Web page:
Updated: Nov 15
By Daniel Ogas
Tolerance is a virtue that has often been left out of our history books. The constant occurrence of people in positions of power getting away with showcasing their intolerance is far too exhausting to continue without being called out.
Kanye West has been no stranger to being the focal point of that topic. As a world-renowned hip-hop artist, West saw massive success and became one of pop culture’s most powerful voices.
However, when it came to West carrying that platform, he took a feckless approach that led to numerous controversies at the expense of various cultural communities throughout the United States and the world.
Most recently, West embarked on an antisemitic rampage via Twitter.
West’s tweet prompted celebrities like his old friend John Legend and other public figures to publicly call out the harmful rhetoric.
West’s tweets prompted Twitter to put a restriction on his account for violating the company’s guidelines.
Weeks before West’s Twitter fiasco, he landed himself in hot water for arriving at his Paris Fashion Week show wearing a shirt with the words “White Lives Matter” written in large print. It was a statement that went against the Black Lives Matter (BLM) movement. BLM took off in recent years after numerous injustices that targeted Black Americans took place at the hands of police officers.
For years, West has been disrupting the pop culture world with statements and actions that have been worthy of a second look.
In 2020, the rapper embarked on an impractical presidential bid.
“I almost killed my daughter. I love my daughter,” West said in his first campaign event, referring to his stance on abortion issues.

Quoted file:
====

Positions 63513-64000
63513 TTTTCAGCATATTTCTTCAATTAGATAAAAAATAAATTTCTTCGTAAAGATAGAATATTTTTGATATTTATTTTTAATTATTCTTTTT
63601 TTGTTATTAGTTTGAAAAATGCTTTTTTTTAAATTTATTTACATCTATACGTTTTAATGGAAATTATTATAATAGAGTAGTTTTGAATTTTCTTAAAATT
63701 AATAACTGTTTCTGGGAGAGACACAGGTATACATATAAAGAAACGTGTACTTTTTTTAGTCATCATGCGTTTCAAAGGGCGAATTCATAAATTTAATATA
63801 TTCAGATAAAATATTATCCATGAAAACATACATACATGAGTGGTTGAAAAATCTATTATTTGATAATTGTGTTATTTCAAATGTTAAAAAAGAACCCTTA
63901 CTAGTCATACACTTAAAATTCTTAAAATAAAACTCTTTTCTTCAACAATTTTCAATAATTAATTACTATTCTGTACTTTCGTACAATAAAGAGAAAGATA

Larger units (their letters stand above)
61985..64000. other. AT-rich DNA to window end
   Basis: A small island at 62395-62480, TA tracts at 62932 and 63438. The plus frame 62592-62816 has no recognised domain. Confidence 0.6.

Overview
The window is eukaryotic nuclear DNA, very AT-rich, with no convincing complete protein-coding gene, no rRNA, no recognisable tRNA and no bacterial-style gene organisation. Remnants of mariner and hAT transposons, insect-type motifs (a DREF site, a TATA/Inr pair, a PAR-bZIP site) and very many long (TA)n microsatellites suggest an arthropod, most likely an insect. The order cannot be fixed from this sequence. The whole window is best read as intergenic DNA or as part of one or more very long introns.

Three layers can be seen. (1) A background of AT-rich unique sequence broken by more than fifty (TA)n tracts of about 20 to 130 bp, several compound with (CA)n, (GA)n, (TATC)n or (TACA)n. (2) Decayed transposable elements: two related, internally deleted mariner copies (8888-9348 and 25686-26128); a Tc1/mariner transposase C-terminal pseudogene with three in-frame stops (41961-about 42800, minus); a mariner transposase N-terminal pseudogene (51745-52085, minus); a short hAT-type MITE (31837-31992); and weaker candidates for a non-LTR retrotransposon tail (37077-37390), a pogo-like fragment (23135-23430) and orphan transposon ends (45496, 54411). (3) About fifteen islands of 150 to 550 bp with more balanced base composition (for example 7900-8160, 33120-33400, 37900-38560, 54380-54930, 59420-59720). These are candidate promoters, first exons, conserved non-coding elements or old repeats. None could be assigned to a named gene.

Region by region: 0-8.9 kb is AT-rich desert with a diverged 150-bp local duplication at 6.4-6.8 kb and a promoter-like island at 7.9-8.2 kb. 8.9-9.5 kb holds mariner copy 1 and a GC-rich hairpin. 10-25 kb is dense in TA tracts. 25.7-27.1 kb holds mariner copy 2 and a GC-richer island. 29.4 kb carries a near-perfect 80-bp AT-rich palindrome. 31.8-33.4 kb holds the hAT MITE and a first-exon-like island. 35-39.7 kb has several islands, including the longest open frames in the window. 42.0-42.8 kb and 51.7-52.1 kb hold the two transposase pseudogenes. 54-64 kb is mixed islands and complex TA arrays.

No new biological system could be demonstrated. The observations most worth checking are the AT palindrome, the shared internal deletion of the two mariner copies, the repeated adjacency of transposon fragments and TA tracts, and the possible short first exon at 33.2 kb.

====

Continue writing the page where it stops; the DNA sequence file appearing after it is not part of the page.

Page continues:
Along with that, West has been accused of using social media to harass his ex-wife Kim Kardashian since she filed for divorce in 2021.
Despite these things, fashion and pop culture media continue to report on West as a cultural icon. Earlier this year, Complex Mag said West is “Defining today’s fashion zeitgeist.”
Thus begs the question, how far is too far?
Teen Vogue Editor-in-Chief Versha Sharma wrote an op-ed about how fashion media has covered West inappropriately and without criticism for years.
“Since I started my current job, we’ve had thoughtful conversations among staff about whether it’s worth covering the latest Yeezy collaboration (it’s not),” Sharma said.
Sharma spoke on the influence that journalists and media workers have on the public.
“Editors, writers, commentators: You have more power and influence than you may think,” Sharma said. “People follow you for a reason. Consider how to use that platform responsibly.”.
Sharma’s stance and choices hold value for not only West, but also for pop culture media collectively.
Ultimately, this goes back to powerful people being celebrated, highlighted, and awarded for contributing to intolerance in an industry that has enabled widespread bigotry for decades.
Here is the thing – I was part of the crowd that once looked at West as the musical genius he once was. All through high school I continuously played his 2007 album “Graduation.”
To this day, I consider his 2004 debut album “The College Dropout” to be one of the best hip hop/rap records of all time.
Having said that, I am aware that pop culture has the power to set the tone of a collective society. It retains the standards that decide where our society is going.
We live in a moment where mental health struggles are not the taboo topic they used to be. Yet somehow, society has taken West’s mental anguish and turned it into some sort of trending topic that is to be plastered across national and global headlines.
West is mentally ill. He deserves the opportunity to get out of the public eye and deal with those issues accordingly.
But two things can exist at the same time. Mental illness is never an excuse to showcase and celebrate the discriminatory dogma that a person in power exudes.
Simultaneously, society and all of us in it deserve the opportunity to reject bigotry and continue building a cultural space where everyone is welcomed, celebrated, and represented.
If we want to continue on a path toward total inclusion, voices like Sharma’s must continue to step into leadership positions within the fashion industry.
Along with that, audiences who consume such media must take the opportunity to call out the industry when it enables people like West, who partake in actions that further enable the lack of inclusion in modern-day pop culture.